(WARNING: Spoilers abound!)
I don’t know your opinion on gun control, but where Hollywood’s lack of imagination is concerned, I’d say there’s a serious need for it.
Before the Devil Knows You’re Dead, which came out at the same time as this movie, seemed to ape The Departed‘s sense of total nihilism for its characters. Now there’s No Country for Old Men, which is excellent until its last half-hour, where it stops dead more quickly than its gunned-down characters.
Maybe it’s the latest trend in Hollywood scripting — call it deus ex militia. Kill off everyone at movie’s end — you’re spared some major writer’s block while being hailed for brilliant social commentary.
The sad part is that much of Men is engrossing, if often gross, filmmaking from veteran director/siblings Joel and Ethan Coen. The story concerns Llewelyn (Josh Brolin), who stumbles upon $2 million from a failed drug heist and plans to keep it for himself by any means necessary.
Quite eager to thwart Llewelyn’s scheme is Chigurh (Javier Bardem). His name is pronounced “sugar” with the second syllable accented, but by any name he’s just psychopathic evil. He missed latching on to the money just before Llewelyn did, and he means to assertively rectify that mistake.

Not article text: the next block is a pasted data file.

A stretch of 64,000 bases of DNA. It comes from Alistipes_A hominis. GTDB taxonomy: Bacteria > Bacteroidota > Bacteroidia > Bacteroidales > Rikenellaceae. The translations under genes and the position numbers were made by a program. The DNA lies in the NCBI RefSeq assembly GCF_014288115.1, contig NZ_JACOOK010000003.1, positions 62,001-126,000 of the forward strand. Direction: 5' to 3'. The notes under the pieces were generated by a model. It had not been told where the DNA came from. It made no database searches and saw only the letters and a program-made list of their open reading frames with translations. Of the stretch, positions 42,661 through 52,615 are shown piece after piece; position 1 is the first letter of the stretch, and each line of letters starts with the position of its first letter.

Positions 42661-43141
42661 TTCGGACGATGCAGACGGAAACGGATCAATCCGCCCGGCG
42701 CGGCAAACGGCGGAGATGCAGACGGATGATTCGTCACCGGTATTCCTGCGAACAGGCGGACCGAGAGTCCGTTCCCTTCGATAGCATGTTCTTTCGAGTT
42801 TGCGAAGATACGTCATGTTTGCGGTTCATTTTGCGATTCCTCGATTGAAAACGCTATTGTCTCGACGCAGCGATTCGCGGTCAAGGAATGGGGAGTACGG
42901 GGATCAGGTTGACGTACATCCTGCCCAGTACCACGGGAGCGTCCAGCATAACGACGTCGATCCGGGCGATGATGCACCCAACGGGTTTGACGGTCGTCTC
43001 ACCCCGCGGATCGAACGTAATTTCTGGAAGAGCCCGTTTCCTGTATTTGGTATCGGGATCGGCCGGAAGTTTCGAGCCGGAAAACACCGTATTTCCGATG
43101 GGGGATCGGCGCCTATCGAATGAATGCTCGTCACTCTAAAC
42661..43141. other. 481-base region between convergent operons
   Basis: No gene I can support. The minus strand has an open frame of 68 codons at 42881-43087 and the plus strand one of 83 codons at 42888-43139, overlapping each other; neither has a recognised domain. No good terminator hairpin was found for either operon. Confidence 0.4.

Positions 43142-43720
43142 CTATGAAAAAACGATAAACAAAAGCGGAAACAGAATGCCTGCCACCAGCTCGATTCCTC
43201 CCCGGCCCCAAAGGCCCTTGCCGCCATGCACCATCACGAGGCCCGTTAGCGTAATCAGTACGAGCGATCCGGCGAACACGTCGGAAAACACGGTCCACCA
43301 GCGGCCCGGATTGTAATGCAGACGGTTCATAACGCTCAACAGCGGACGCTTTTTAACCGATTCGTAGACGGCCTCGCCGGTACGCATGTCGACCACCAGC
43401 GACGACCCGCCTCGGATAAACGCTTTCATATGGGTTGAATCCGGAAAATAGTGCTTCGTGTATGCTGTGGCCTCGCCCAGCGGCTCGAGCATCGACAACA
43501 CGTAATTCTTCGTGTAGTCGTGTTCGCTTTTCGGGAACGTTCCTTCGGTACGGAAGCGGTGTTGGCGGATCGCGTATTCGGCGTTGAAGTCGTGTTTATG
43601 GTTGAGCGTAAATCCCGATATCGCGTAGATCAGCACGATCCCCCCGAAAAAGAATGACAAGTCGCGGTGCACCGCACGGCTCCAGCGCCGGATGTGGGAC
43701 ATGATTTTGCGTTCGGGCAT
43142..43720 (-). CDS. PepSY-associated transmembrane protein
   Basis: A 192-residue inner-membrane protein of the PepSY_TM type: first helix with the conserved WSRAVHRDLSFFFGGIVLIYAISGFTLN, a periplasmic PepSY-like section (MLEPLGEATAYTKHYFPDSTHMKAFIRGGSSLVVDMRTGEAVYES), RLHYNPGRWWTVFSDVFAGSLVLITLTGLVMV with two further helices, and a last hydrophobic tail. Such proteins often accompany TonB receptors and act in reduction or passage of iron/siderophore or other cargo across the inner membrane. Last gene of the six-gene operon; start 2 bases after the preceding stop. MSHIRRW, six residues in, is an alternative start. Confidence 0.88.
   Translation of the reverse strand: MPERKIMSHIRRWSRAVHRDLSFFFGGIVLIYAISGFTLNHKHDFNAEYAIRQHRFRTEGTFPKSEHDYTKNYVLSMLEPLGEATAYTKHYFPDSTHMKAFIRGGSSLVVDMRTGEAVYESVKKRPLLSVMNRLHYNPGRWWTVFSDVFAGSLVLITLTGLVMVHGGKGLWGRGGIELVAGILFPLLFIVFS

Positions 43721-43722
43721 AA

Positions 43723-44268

The movie’s acting really is superlative. Supporting players Tommy Lee Jones and Woody Harrelson add gravity and wit to the proceedings, Bardem is appropriately chilling, and Brolin is the movie actor his more famous father, James, never was.
I think the movie’s defect is that it makes a promise it ultimately can’t keep. Llewelyn is the ultimate anti-hero. And despite his getting the money through nefarious means, if it’s a choice between him or Chigurh winning out, you’re definitely rooting for the former. (Jones’ character, a seen-it-all sheriff, seems to feel the same way.)
Then, in the last half-hour, the movie all but says: Hey, this isn’t a dark-comedy thriller but a treatise on life’s hopelessness. This is sorely underlined in the movie’s final scene, which harkens back to the Coens’ “dreams explain everything” ending from their comedy Raising Arizona. Only here, it’s presented without an ounce of irony, leaving us to stagger from the theater muttering, “Wha-?”
What a cop-out. It would be like Gene Autry tossing down his guns just before he caught the bad guy, and then pontificating on the pointlessness of existence. Or The Three Stooges getting a sudden attack of conscience about slapping each other, and then sensitively dressing each others’ wounds.
The message of movies such as No Country for Old Men is, life’s a b**** and then you die. If that’s the case, why waste our money on nihilistic movies before we go?